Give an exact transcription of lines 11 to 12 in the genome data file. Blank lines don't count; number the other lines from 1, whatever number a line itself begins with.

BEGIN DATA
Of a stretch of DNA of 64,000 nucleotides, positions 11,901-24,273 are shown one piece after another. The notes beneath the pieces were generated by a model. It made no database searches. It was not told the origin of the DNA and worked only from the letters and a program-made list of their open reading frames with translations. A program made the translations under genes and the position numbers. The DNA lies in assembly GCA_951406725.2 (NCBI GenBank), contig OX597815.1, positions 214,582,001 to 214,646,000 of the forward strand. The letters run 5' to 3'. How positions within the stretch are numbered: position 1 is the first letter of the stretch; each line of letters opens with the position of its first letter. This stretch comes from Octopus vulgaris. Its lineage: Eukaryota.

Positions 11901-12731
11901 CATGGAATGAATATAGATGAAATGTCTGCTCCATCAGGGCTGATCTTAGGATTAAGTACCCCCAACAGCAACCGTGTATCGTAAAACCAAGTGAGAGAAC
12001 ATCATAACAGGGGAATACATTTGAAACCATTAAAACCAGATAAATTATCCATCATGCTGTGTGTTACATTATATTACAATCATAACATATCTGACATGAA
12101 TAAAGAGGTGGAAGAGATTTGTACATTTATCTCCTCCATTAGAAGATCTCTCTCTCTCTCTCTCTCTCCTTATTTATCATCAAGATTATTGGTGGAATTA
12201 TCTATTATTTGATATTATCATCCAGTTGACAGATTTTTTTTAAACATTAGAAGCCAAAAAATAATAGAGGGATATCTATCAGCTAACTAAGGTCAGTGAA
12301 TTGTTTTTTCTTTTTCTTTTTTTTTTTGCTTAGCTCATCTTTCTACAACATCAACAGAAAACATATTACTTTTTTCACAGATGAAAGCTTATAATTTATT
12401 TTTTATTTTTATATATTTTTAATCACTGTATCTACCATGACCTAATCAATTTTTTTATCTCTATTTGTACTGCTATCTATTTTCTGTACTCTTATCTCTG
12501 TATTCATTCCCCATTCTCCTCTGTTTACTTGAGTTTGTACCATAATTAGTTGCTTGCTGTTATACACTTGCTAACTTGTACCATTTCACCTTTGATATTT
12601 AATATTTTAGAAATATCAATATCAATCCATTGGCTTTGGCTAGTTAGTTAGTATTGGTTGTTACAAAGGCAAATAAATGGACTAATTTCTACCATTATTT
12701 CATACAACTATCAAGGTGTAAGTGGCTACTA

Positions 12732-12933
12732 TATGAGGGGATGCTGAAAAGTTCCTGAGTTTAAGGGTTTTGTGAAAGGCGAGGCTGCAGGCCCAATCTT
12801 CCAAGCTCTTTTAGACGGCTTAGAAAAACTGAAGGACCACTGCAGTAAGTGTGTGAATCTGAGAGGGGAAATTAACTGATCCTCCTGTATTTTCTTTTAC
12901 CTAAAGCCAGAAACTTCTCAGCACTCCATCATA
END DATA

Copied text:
12701 CATACAACTATCAAGGTGTAAGTGGCTACTA

Positions 12732-12933